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This book examines Renaissance modes of interpretation as they arise in legal contexts, and relates them to modern debates about meaning and its determination. By placing legal hermeneutic theories in their institutional and pedagogical contexts, the author is able to give an account of Renaissance thought showing how it operates in its own terms, and in relation to the thought of the medieval period. Renaissance legal thought is also compared to modern discussions of interpretation, allowing a critical examination of its coherence and consistency.Read more
- Study of interpretation of meaning in the Renaissance, comparing it with medieval and modern theories, and concentrating on legal theories
- Market in a number of subjects: history, legal studies, linguistics, history of ideas
- Maclean is a Press author, and a very well-respected scholar of intellectual history
Reviews & endorsements
"...one must recognize the achievement of this book in restoring the field of Renaissance jurisprudence once more within the bounds of intellectual history, especially at a time that has largely forgotten how vast the sea of the oceanus iuris is; and at a number of points at issue he has thrown clearer light on both contemporary theories of language and those of the Renaissance." Sixteenth Century JournalSee more reviews
"Maclean has written a remarkably learned and penetrating study of legal interpretation." Times Literary Supplement
"This is a concise, difficult, but very clearly-written and well-structured book which wastes scarcely a word....Maclean provides an excellent introduction to the Humanist movement in legal studies, and its relationship with what went before and what came after." The Times Higher Education Supplement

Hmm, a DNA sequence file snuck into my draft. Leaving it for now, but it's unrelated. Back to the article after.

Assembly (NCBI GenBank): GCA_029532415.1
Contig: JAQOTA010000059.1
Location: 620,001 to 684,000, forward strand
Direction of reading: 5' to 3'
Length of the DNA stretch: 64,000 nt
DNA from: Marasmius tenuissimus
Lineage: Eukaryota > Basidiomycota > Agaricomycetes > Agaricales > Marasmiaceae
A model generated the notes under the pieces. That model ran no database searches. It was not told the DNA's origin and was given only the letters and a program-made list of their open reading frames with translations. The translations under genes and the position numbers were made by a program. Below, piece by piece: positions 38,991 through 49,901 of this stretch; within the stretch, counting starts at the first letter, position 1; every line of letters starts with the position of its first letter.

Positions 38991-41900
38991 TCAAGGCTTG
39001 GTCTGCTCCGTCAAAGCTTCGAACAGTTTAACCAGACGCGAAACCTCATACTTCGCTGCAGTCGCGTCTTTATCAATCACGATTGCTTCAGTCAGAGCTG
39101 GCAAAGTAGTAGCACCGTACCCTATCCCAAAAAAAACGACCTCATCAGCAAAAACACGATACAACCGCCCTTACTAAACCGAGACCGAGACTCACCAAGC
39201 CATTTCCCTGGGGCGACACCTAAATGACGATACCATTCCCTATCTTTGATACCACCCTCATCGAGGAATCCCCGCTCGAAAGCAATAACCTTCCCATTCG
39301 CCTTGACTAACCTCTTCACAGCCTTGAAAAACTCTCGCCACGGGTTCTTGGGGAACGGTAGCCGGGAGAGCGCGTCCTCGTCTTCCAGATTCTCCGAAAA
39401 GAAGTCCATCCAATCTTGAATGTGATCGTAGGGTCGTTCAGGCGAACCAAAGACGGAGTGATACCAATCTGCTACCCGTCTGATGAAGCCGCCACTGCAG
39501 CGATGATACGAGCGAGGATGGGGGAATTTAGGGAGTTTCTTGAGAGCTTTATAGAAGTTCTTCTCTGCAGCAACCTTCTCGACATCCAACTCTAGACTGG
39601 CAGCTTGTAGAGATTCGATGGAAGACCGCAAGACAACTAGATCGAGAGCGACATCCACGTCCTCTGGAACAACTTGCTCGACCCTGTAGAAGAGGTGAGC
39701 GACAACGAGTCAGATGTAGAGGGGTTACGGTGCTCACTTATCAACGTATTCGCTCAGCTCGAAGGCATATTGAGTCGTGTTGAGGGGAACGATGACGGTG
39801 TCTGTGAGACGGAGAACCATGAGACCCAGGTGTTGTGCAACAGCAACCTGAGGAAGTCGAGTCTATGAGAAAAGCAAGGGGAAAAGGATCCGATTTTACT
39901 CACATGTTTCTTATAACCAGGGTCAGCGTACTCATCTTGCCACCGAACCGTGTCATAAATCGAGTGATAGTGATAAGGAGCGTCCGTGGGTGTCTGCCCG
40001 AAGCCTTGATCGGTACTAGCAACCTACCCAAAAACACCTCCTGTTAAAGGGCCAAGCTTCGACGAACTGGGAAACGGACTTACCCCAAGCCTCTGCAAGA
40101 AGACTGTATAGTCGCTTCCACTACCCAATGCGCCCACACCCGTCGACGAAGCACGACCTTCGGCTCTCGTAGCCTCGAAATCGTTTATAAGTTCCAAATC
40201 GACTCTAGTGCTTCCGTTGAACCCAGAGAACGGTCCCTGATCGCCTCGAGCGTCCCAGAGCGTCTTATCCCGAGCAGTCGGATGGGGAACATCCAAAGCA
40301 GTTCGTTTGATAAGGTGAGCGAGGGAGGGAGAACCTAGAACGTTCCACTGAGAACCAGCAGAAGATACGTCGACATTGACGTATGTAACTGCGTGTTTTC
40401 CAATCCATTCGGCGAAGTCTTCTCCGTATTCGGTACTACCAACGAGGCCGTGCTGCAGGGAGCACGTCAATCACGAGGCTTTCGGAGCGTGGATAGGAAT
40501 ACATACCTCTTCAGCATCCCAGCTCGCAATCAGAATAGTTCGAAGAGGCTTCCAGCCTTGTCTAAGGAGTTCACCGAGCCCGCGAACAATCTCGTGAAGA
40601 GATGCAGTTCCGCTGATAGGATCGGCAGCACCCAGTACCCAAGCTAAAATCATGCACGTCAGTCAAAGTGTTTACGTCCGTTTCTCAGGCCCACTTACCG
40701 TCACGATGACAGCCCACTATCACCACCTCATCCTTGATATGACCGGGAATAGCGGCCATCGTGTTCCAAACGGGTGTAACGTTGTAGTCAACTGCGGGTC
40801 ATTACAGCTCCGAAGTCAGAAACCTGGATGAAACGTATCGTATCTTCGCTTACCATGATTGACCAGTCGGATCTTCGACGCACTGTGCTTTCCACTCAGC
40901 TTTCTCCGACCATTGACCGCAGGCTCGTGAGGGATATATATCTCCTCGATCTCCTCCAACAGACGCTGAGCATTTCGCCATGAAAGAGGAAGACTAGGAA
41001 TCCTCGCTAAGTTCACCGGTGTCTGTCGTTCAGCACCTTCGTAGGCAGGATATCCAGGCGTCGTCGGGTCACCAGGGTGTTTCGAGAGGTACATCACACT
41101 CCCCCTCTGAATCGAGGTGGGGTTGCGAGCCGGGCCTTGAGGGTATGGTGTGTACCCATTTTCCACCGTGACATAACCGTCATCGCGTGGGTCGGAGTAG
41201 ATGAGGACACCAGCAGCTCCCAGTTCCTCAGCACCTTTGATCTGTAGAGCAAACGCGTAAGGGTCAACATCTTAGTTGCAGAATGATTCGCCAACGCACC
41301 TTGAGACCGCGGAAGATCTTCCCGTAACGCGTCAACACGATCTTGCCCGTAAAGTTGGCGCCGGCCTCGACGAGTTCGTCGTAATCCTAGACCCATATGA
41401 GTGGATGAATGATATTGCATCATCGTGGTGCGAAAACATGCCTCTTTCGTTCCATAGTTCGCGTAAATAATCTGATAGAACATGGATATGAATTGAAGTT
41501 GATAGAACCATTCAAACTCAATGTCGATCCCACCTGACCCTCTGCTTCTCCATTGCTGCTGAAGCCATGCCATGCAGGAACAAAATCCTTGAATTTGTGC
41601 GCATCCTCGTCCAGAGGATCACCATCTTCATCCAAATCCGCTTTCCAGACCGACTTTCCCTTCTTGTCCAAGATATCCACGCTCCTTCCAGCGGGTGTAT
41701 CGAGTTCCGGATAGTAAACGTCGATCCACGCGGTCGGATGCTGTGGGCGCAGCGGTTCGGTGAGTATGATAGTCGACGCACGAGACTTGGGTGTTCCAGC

"Maclean's careful application of humanist pedagogical principles, textual concerns, historical context, and rhetorical emphasis makes his work a valuable addition to the study of the influence of humanism on the intellectual institutions of the Renaissance." Canadian Journal of History
"...provides an effortlessly erudite reading of the doctrinal development of theories of juridical interpretation." Law and History Review
"Ian Maclean's wide-ranging and probing study explores how Renaissance jurists understood the task of legal interpretation and what explicit or implicit theories about language, signification, and meaning informed their undertaking." Charles L. Stinger, American Historical Review
"He succeeds through scrupulous attention to his critical stance, careful consideration of the interplay between text and context, and thorough mastery of the primary materials....The result is a fine, if somewhat disturbing, book that is both important and suggestive. It is important in that it brings to light, as it sets out to, a body of texts that produces ample yield. It is suggestive in that it alerts us, as do all good books, to the possibilities for similar studies of other eras and other disciplines." Sean Patrick O'Rourke, Rhetorica
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- Date Published: September 2005
- format: Paperback
- isbn: 9780521020275
- length: 256 pages
- dimensions: 229 x 152 x 15 mm
- weight: 0.388kg
- contains: 8 b/w illus.
- availability: Available
Table of Contents
List of illustrations
Notes on the presentation of the text
2. Interpretation and the arts course
3. Theories of interpretation and meaning
4. Parallels and examples
Bibliography of primary sources
Index of citations from the Corpus Juris Civilis
Index of names
Index of terms.
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